In addition to being the feast day of Blessed Frederic Ozanam, September 9 is the birthdate of Frederic’s mentor in serving the poor, Blessed Sr. Rosalie Rendu.
Category Archives: Rosalie Rendu
September 9 marks the feast day of Blessed Frederic Ozanam: lawyer, scholar, teacher, and founder of the Society of St. Vincent de Paul.
Frederic Ozanam was born on April 23, 1813 in Milan, Italy, the fifth of fourteen children. His father had served with distinction as an officer under Napoleon, retiring early to become a tutor and later to practice medicine. When the city of Milan fell to the Austrians in 1815, the Ozanams returned to their native city of Lyons in France where Frederic spent his early years. In the Fall of 1831 Frederic entered the University of Paris to study law. As a student, he helped to found a student organization known as the Conference of History of Literature. It was a kind of debating club formed to discuss historical and literary topics. Many times the discussions focused on the social teachings of the Gospel.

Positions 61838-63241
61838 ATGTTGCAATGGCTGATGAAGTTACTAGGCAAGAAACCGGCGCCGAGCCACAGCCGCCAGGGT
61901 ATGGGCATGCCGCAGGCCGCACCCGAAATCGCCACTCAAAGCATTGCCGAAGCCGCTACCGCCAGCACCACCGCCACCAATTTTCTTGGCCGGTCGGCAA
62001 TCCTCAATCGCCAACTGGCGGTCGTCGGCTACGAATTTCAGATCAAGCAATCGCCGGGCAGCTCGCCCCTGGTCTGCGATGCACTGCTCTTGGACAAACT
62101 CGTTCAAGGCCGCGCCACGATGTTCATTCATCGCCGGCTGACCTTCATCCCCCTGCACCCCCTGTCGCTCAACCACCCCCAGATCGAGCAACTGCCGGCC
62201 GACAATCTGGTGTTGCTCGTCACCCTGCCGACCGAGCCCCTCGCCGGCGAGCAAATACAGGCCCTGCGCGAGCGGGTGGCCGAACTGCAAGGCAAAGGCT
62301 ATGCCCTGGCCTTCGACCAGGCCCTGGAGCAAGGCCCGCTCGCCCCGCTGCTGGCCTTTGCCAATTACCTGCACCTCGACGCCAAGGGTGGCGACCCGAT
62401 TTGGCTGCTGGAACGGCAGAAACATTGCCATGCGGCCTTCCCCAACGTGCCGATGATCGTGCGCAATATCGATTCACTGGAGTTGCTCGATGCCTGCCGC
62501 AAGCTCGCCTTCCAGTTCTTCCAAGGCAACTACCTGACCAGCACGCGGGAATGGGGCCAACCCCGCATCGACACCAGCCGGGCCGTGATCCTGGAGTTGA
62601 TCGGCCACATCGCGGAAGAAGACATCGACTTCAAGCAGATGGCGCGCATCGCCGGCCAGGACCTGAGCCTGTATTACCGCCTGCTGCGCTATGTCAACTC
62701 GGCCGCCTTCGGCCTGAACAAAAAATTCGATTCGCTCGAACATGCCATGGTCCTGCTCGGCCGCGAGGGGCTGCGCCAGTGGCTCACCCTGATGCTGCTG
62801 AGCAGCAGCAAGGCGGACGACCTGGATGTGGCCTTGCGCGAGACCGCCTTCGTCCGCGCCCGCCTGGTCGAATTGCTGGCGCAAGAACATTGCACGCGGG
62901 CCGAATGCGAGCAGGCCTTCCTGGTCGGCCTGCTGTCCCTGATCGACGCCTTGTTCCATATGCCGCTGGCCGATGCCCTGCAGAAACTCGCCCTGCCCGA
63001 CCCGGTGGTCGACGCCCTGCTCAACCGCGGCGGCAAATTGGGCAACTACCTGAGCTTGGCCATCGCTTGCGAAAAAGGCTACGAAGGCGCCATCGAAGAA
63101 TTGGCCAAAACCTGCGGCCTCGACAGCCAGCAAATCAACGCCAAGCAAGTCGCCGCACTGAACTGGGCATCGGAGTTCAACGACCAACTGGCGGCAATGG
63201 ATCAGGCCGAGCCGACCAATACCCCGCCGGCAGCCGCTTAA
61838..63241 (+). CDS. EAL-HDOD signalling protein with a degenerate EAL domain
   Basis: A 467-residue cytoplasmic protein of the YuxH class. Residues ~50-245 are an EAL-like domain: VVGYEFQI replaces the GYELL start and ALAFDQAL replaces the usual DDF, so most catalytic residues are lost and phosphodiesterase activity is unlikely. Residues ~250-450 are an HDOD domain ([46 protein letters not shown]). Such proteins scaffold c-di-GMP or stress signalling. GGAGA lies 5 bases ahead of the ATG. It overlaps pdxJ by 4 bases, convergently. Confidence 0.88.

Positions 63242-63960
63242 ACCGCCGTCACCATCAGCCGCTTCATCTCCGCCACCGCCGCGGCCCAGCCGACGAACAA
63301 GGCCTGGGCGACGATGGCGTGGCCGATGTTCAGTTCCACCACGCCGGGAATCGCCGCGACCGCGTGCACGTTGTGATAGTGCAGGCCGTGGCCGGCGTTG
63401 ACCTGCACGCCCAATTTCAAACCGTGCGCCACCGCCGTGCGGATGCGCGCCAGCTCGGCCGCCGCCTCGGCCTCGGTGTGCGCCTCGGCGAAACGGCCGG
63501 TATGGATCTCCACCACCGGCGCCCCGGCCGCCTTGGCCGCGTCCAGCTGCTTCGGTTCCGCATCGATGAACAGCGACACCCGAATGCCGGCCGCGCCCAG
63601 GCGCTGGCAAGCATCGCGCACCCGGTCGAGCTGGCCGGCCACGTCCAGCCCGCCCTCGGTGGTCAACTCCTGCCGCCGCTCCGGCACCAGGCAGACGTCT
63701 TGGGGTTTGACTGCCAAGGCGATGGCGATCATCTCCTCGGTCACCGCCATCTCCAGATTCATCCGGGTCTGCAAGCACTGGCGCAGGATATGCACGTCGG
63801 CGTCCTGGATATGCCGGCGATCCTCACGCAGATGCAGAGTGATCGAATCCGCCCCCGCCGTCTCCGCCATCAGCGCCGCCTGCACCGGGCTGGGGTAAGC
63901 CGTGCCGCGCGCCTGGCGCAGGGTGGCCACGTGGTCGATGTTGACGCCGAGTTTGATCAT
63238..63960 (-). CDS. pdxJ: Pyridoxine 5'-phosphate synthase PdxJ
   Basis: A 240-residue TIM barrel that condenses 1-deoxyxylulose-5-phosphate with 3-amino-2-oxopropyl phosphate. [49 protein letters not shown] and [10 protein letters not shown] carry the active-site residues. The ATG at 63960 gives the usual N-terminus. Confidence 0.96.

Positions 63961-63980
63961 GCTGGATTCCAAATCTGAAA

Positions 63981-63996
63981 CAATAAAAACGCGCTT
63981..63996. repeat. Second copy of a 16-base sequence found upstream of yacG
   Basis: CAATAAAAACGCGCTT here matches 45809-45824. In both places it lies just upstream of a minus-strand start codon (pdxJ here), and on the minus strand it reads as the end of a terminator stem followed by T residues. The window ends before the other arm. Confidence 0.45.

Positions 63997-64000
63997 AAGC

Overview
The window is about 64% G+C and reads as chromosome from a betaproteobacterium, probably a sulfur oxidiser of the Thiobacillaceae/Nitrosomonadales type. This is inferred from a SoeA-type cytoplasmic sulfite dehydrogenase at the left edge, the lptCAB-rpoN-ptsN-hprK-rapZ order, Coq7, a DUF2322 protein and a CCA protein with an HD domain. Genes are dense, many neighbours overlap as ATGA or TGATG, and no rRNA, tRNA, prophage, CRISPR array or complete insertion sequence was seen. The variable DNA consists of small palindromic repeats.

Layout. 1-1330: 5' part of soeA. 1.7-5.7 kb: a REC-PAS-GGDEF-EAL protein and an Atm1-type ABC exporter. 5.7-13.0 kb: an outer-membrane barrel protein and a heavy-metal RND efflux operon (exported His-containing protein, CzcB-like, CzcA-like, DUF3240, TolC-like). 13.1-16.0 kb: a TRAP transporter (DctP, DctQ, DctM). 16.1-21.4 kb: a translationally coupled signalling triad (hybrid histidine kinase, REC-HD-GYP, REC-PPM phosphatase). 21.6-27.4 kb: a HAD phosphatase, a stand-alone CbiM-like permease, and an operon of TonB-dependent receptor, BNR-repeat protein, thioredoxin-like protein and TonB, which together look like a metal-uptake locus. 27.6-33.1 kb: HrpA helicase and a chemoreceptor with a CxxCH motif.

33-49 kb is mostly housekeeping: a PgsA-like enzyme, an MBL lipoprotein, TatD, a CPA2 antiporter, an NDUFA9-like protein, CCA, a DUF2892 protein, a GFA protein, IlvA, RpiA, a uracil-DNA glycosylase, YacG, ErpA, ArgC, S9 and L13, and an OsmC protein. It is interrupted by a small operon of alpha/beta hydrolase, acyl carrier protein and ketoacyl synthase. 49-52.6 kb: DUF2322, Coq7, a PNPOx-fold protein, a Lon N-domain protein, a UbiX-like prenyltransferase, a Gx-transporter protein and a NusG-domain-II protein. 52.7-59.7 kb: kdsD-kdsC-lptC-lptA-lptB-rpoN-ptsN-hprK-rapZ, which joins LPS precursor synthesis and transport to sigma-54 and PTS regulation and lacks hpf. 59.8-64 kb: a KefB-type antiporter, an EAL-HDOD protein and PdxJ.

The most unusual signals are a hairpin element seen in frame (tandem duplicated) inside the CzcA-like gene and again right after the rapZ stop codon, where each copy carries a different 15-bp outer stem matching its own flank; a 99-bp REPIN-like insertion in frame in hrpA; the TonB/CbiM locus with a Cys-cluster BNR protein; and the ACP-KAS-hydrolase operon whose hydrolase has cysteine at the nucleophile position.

At one meeting during a heated debate in which Ozanam and his friends were trying to prove from historical evidence alone the truth of the Catholic Church as the one founded by Christ, their adversaries declared that, though at one time the Church was a source of good, it no longer was. One voice issued the challenge, “What is your church doing now? What is she doing for the poor of Paris? Show us your works and we will believe you!” In response, one of Ozanam’s companions suggested some effort in favor of the poor. “Yes,” Ozanam agreed, “let us go to the poor!” Frederic decided that another conference was needed, not for debate but the direct service to the poor.
On April 23, 1833 Frederic and five other students began the Conference of Charity. In February 1834 the Conference became known as the Conference of St. Vincent de Paul. For Frederic, as for Vincent, it was not enough to bring the poor something to eat, but also to bring them God’s love. Frederic said,
“Yes, one thing is wanting that our apostolate may be blessed by God – works of charity. The blessing of the poor is the blessing of God. What are we going to do to translate our faith into deeds? Let us go to the poor”